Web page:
Jamaica Gleaner / Everald Dewar GUEST COLUMNIST
“No! Be afraid. Be very afraid”. That was the reaction from the journalist in the 1986 horror film, The Fly . This is a film about a scientist experimenting with teleportation which went terribly wrong. He started mutating into an insect, whereas he pleads with one of the characters: “Don’t be afraid.”
This reaction is suggested by a prominent university lecturer in economics on the proposed controversial ‘bank withdrawal tax’. The tax will be imposed on deposit-taking institutions and securities dealers.
During an interview on Nationwide radio, the lecturer suggested that the levy is acceptable as not burdensome or necessary if there is no alternative.
What economists and political scientists see when discussing the issues surrounding this tax are obscure terms such as ‘tax incidence’, ‘tax regression’ and the ‘tax burden’.
This is the kind of tax that would fit into the classical theoretical application of a good or smart tax.
In the year 1696 in England, campaigners argued that the window tax was a tax on health, and on light and air, and that the greatest burden was on the middle and lower classes.
The campaigners eventually won the argument, and the Act was eventually repealed and replaced by a house tax.
As well as being an unequal tax, the window tax was relatively easy to assess and collect as windows are clearly visible from the street.
The proposed withdrawal tax for Jamaica is similarly a classically easy to assess and collectible tax, but as with the windows tax, is it an unequal tax – what is its objective, intention and future?
This tax is similar in nature to GCT and will affect both employed and unemployed individuals alike. And this is just for starters, as it will affect pensioners’ net interest after suffering a 25 per cent withholding tax. This is not make-believe; it is what effectively will happen starting June 1, 2014.
Detrimental to most
If you were asked to design a system of raising a tax that would be offensive to the majority, you should come up with something just like a tax on withdrawal of money. This is like imposing GCT on a natural contraceptive method.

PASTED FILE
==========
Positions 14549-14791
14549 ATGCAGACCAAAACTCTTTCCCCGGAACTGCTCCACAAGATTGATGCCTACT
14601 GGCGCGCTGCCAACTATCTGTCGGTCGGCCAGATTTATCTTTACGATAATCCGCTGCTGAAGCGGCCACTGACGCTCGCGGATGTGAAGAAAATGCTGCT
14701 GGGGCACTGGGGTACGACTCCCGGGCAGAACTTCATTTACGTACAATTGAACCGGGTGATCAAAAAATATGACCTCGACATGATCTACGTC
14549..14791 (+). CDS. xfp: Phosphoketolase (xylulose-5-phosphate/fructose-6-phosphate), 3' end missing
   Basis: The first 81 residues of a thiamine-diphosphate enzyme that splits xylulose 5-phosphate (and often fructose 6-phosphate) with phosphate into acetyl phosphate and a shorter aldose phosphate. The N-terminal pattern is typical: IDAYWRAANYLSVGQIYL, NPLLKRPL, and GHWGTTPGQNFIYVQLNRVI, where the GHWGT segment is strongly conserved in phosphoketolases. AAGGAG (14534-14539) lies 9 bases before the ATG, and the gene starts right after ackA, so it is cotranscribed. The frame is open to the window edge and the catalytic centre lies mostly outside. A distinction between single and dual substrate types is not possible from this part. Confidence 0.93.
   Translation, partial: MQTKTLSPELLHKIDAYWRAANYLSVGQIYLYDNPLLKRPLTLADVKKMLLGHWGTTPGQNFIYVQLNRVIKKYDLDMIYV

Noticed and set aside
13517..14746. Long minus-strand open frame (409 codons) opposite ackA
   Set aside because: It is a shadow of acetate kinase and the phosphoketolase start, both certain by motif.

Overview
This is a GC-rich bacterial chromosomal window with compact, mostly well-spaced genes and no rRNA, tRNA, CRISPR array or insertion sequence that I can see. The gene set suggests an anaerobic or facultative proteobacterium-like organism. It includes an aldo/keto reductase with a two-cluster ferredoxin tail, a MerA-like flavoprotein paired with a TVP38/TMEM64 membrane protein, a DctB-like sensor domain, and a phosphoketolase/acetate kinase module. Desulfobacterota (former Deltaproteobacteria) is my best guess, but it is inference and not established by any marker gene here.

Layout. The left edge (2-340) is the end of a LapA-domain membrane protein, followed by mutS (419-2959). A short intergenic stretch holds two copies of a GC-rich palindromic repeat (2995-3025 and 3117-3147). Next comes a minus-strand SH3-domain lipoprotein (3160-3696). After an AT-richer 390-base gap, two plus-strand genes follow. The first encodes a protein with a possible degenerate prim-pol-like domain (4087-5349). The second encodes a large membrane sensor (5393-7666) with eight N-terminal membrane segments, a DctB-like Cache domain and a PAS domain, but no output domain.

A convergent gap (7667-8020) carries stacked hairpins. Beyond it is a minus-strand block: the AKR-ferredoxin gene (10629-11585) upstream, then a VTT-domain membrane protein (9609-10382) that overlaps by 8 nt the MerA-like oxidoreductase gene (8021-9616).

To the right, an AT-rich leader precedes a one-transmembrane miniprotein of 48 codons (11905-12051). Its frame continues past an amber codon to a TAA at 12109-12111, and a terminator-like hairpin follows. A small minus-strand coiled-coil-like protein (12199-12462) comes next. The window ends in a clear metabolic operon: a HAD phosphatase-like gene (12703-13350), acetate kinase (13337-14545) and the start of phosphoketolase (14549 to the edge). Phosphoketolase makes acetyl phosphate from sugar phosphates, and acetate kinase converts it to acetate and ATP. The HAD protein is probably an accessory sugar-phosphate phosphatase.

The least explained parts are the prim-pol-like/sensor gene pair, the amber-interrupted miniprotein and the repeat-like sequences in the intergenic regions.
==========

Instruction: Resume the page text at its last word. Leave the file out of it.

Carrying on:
Banks have always been a happy hunting ground for finance ministers. The turning point of taxation on commercial banks in Jamaica was the surtax on bank profits which was introduced in 1984.
There were no official explanations given for the measure and all research failed to unearth any.
However, it appears the rational for this surtax may have stemmed from a perception that commercial banks had enjoyed levels of profitability above the company sector average for a number of years and that banks had not been paying their fair share of taxes.
Although I am not aware what has been the recent profit history of Jamaican commercial banks, there has not been any published evidence that banks have been disguising their profits to avoid taxes.
The question surrounding the taxation of commercial banks in Jamaica and their alleged high and extraordinary profitability was further acted upon with the introduction of the 1992 asset tax which was first singularly imposed on the banks and then other entities in 1993.
The idea of extraordinary profits is conceptually ambiguous. To the extent that increased profitability of the commercial banks may have been a windfall from transactions in the parallel market for foreign currency, then any additional tax measure may be justified.
There have been discussions that the tax is imposed on the banks but this argument, however, is similar to saying that GCT is imposed on the registered taxpayer. The Ministry Paper presented to the House of Representatives on April 17, 2014 states clearly that the levy will be chargeable on all withdrawals. Therefore, whether the tax is imposed on the banks or the depositors, we know the incidence of the tax and it is the withdrawals that will trigger it.
There is no question as to whom the burden will fall on – the Ministry Paper clearly provides: “the tax will be collected by the financial institutions and paid over on a monthly basis.”
Will the Minister withdraw the tax? Whether he does or not, the intentions are clear: the additional tax is to come from the financial and banking sectors.
Arising from the various discussions it is now emerging that there is a change in intention in that the institutions are expected to bear the tax burden.
Therefore, any change or modification will be with this in mind.
Everald Dewar is senior taxation manager at BDO Chartered Accountants in Kingston. Email feedback to [email protected]
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